Figure 2.

Effects of the HF diet on femoral bone. (A–B) MicroCT analysis of cortical bone volume (BV/TV, %), percent cortical porosity (%) of WT and Ldlr−/− mice, with or without the HF diet (HFD), and/or D-4F. (C) Three-point bending analysis. (D) Correlation between microCT and mechanical parameters. **p < 0.0001, *p < 0.001, #p < 0.05.

To determine whether inhibition of oxidized lipids reverses the effects of HF diet, we analyzed unpublished data from bone samples from previous experiments24 in which mice were treated with the ApoA-I mimetic peptide, D-4F, a known inhibitor of oxidized lipids in vivo. Three treatment groups of Ldlr−/− mice were analyzed: (1) 13 weeks of chow diet, (2) 13 weeks of HF diet, and (3) 6 weeks of HF diet followed by 7 weeks of cotreatment with HF diet and D-4F. Results showed that D-4F blunted the effects of the HF diet on cortical BV/TV and cortical porosity, suggesting that the adverse effects of hyperlipidemia were mediated by oxidized lipids (Fig. 2B). As shown in Figure 2D, BV/TV correlated with maximum load at failure, a measure of strength (r = 0.69), whereas cortical porosity correlated inversely with stiffness (r = − 0.74).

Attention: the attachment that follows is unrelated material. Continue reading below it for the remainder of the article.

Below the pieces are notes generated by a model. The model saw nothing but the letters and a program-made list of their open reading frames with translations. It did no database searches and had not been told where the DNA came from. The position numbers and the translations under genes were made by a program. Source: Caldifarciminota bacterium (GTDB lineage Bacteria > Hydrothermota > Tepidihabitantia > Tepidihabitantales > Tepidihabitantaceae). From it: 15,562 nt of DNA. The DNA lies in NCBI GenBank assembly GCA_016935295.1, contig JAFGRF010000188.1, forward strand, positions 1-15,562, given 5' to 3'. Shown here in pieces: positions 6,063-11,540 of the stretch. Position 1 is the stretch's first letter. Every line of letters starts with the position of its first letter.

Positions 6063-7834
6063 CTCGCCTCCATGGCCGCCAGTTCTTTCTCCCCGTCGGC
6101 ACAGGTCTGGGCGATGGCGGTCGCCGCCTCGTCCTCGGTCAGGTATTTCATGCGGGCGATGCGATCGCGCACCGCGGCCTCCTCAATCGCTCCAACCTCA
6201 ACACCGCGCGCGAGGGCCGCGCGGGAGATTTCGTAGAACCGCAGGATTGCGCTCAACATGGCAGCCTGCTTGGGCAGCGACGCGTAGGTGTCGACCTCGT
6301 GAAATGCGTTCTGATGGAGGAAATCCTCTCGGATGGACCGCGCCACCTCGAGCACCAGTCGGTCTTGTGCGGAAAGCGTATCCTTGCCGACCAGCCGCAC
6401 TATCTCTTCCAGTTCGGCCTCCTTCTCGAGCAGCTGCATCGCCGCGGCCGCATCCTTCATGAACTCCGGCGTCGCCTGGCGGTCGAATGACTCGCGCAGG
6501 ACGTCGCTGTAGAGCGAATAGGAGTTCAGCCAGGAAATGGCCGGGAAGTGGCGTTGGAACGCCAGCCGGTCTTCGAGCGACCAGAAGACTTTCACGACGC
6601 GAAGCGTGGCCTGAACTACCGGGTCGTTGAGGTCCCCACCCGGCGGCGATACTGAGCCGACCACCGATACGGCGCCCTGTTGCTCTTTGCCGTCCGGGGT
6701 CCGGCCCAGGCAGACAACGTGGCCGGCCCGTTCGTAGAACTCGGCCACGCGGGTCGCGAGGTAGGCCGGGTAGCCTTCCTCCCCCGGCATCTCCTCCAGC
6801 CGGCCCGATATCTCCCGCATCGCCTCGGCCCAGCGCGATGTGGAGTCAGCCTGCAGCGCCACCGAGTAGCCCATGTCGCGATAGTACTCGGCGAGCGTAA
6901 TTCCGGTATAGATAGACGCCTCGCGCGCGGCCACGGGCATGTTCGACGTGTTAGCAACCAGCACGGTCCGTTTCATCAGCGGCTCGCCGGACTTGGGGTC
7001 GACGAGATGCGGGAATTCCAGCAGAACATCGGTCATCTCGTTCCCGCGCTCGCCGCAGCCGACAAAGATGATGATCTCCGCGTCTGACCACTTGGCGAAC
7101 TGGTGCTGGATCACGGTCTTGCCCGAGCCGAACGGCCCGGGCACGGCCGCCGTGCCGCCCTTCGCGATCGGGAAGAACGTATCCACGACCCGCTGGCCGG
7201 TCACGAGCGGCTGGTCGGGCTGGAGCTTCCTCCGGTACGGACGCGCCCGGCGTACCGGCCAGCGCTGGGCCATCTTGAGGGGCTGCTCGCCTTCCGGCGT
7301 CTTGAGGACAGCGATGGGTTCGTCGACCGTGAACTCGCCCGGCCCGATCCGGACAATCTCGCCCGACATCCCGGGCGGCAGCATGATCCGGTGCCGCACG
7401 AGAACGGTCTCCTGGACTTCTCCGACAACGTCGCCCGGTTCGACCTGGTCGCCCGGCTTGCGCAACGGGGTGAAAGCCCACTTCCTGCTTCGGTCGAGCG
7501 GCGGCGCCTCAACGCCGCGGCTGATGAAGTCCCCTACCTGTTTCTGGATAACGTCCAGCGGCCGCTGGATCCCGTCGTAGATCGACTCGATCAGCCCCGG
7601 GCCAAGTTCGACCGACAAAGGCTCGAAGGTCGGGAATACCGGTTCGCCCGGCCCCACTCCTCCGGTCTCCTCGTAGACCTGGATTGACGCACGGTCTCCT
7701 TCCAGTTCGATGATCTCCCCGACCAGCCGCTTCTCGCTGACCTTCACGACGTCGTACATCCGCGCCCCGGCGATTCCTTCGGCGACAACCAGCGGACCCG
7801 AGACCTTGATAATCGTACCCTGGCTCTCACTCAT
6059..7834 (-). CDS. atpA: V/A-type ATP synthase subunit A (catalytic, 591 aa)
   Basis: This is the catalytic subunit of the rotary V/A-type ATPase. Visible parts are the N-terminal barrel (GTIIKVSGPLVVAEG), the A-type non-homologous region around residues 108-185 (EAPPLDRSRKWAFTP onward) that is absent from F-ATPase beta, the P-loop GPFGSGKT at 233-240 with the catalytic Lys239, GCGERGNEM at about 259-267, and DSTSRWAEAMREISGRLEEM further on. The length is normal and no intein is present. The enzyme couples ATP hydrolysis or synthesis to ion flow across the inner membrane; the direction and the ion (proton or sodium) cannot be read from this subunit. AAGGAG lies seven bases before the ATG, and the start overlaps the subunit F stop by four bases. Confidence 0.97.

Histomorphometric analysis (Table 2) of femoral trabecular bone showed that BV/TV was significantly reduced by the HF diet in Ldlr−/− mice, and a trend toward reduction (p = 0.08) was observed in WT mice. Trabecular bone area and thickness were significantly reduced by the HF diet in both groups. Interestingly, trabecular bone formation rate (BFR)/bone surfact (BS) was significantly increased by the HF diet in the WT group but not in the Ldlr−/− group. Consequently, mineralizing surface area (MS/BS) was also increased, but only in the WT group. Other parameters, Ob.S/BS, Oc.S/BS, N.Ob/T.Ar, and N.Oc/T.Ar, were not altered by the HF diet in either group, suggesting that the changes in trabecular bone area, thickness, and formation rate are mediated by function, rather than density, of osteoblastic and osteoresorptive cells.

Table 2. Trabecular Histomorphometric Parameters of Femoral Metaphysis
 WTLdlr−/−
ChowHFDChowHFD
  • B. Ar = bone area; BV = bone volume; TV = tissue volume; Tb.Th = trabecular thickness; BFR = bone-formation rate; MS = mineralizing surface; BS = bone surface; N.Ob = number of osteoblasts; N.Oc = number of osteoclasts; T.Ar = tissue area.

  • a

    p < 0.005,

  • b

    p < 0.05 versus respective Chow controls.

B. Ar (mm2)0.47 ± 0.040.35 ± 0.03b0.45 ± 0.030.34 ± 0.02b
BV/TV (%)12.49 ± 1.259.45 ± 0.9211.94 ± 0.759.08 ± 0.46b
Tb.Th (µm)34.43 ± 1.8628.42 ± 1.44b36.06 ± 1.5326.98 ± 0.80a
BFR/BS (µm3/µm2/y)8.54 ± 1.4730.67 ± 6.36b15.18 ± 3.1318.07 ± 4.83
MS/BS (%)3.12 ± 0.548.56 ± 1.32b5.22 ± 1.146.37 ± 1.37
Ob.S/BS (%)3.66 ± 0.632.92 ± 0.922.50 ± 0.891.25 ± 0.30